Bacillus endoradicis

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A Microbial Biorealm page on the genus Bacillus endoradicis

Classification

Higher order taxa

Domain:Bacteria; Phylum: Firmicutes; Class:Bacilli; Order: Bacillasles; Family: Bacillaceae; Genus:Bacillus; Species: Bacillus endoradicis [Others may be used. Use NCBI link to find]

Species

Bacillus endoradicis

NCBI: Taxonomy

Description and significance

The microbe Bacillus endoradicis is a strain of Bacillus bacteria that is gram positive. It was discovered in 2009, and can be found within soybeans, in soil and other vegetation. The microbe is considered a mesophile because it grows ideally at temperatures ranging from 14 and 45°C. The cells are generally motile, with transparent colonies with a slight white pigmentation to them each parent colony has irregular edges. The cells generally occur as a single bacillus, as diplobacilli,and in Streptobacilli form. When analyzed phylogenetically, the 16S rRNA gene showed that the strain of Bacillus endoradicis showed to be most closely related to a strain of Bacillus called Bacillus muralis, Bacillus simplex, and Bacillus subtilis. Each of these have a similarity of approximately ~96.4%, which is enough to make Bacillus endoradicis a separate bacterial species; being lower than the threshold of 97%. The general phenotypic charecterization from the other two Bacillus strains showed similar charecteristics in a sense that they did not hydrolyse casein or starch, but growth within a MacConkey agar (a selective agar and differential culture medium that is for bacteria, and is designed to isolate Gram-negative and enteric bacilli on whether or not they could ferment lactose) was possible. Because of it similarities to Bacillus simplex, and Bacillus endoradicis pathogen suppressing ability observed within the soybeans of Shijiazhuang city, Hebei Province, China, the soil bacteria can be associated with the plants roots, and having a positive effect on the plants growth rate. This is generally done through a plant-growth promoting rhizobacteria (PGPR) such as Bacillus endoradicis or Bacillus simplex. It is the microbes ability to produce dormant, heat and desication-tolerant spores that enable it survive in severe stress in fields. This microbe is found to not be toxic, or harmful to humans, but in turn could be found to prove beneficial by helping increase the protein source found in soybeans by increasing anti oxidation activity and trypsin inhibitors and other antigenic proteins reduced in fermented soybean meal cultures. Describe the appearance, habitat, etc. of the organism, and why you think it is important.

Genome structure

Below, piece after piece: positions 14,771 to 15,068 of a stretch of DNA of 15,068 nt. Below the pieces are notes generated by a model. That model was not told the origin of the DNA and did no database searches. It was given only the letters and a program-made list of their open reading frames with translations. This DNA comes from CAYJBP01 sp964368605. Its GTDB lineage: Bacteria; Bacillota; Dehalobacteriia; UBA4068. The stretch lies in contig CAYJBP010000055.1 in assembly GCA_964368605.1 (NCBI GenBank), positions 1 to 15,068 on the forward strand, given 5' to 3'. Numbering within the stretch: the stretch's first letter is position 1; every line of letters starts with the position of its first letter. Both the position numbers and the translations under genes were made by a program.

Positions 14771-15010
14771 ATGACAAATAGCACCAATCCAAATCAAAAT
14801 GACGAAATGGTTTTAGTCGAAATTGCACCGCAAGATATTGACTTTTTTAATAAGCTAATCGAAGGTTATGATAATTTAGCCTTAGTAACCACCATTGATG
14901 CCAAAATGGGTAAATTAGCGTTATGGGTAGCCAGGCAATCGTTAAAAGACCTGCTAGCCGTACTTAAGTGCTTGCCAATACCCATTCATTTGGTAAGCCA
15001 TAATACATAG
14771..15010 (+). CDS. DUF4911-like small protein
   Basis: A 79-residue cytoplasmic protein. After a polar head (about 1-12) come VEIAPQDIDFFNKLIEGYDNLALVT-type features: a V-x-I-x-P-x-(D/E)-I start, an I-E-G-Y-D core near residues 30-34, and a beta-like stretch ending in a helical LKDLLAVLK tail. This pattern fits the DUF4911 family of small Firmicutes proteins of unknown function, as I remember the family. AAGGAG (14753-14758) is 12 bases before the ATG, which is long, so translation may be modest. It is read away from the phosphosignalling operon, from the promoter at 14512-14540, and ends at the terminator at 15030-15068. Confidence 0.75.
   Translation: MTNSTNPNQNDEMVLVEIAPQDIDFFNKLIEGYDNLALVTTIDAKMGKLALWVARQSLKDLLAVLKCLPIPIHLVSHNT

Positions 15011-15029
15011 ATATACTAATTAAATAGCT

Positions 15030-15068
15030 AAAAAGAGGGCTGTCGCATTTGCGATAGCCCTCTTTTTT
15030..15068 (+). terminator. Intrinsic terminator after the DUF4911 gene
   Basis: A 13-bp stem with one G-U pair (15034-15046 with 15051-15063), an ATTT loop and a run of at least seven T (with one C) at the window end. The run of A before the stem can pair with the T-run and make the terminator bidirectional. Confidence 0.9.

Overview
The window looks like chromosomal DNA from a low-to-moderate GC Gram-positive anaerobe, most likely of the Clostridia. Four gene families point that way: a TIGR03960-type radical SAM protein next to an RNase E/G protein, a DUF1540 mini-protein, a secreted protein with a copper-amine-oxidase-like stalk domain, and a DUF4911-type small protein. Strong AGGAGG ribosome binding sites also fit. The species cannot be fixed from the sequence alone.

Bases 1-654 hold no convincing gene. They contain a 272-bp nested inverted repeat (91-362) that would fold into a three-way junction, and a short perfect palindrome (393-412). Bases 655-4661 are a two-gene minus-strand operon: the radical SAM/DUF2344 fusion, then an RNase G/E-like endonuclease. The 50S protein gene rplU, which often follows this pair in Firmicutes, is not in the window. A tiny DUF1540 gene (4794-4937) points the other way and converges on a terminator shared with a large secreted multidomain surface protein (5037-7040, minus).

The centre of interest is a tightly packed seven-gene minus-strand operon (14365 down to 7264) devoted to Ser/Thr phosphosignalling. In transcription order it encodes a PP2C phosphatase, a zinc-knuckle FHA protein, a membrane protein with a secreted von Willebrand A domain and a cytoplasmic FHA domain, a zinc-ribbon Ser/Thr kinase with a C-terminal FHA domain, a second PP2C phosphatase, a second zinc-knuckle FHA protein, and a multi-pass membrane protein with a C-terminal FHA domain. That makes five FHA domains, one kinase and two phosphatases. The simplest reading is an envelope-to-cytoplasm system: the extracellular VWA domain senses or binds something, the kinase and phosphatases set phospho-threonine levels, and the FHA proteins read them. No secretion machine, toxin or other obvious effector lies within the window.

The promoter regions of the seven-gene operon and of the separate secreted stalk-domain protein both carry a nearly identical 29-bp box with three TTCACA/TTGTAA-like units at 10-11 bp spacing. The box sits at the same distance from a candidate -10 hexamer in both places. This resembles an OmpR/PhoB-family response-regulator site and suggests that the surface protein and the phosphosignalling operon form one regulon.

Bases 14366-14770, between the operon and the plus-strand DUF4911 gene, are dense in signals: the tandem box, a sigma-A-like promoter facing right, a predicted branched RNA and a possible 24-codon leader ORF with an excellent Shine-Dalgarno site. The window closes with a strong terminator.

The genome of B.endoradicis was sequenced in 2009 and was found to have a linear topology, with a single chromosome. The chromosome, because it was partially sequenced has only found to have a sequence length of 1,398 bp, while relating strains of B. simplex being fairly similar in the ranges of ~96.4%. This makes sense because they are both used as broad antibiotics and plant growth promoting bacteria (PGPB). It is because the sequence of Bacillus endoradicis is partially sequenced, but found to share the same characteristics of its similar bacillus family and relating to nearly 97% genomicaly, and anecdotal evidence shows that it doesn't vary far from microbes such as B.subtilis and B.simplex. Describe the size and content of the genome. How many chromosomes? Circular or linear? Other interesting features? What is known about its sequence?

Cell and colony structure

Interesting features of cell structure. Interesting features of colony structure.


Metabolism

Energy source(s); external electron donor(s) (=reductant source(s)); carbon source(s); oxygen classification; important molecules it produces.


Ecology

Habitat; symbiosis; contributions to the environment. metagenomic data link


Pathology

Does this organism cause disease? Human, animal, plant hosts? Virulence factors.


References

[Sample reference] [http://ijs.sgmjournals.org/content/62/2/330; Sylvie Cousin, Marie-Laure Gulat-Okalla, Laurence Motreff, Catherine Gouyette, Christiane Bouchier, Dominique Clermont, and Chantal Bizet. Lactobacillus gigeriorum sp. nov., isolated from chicken crop. Int J Syst Evol Microbiol February 2012 62:330-334; published ahead of print March 18, 2011.} [doi:10.1099/ijs.0.028217-0.]


Edited by PUT YOUR NAME HERE of Dr. Lisa R. Moore, University of Southern Maine, Department of Biological Sciences, http://www.usm.maine.edu/bio


This student page has not been curated.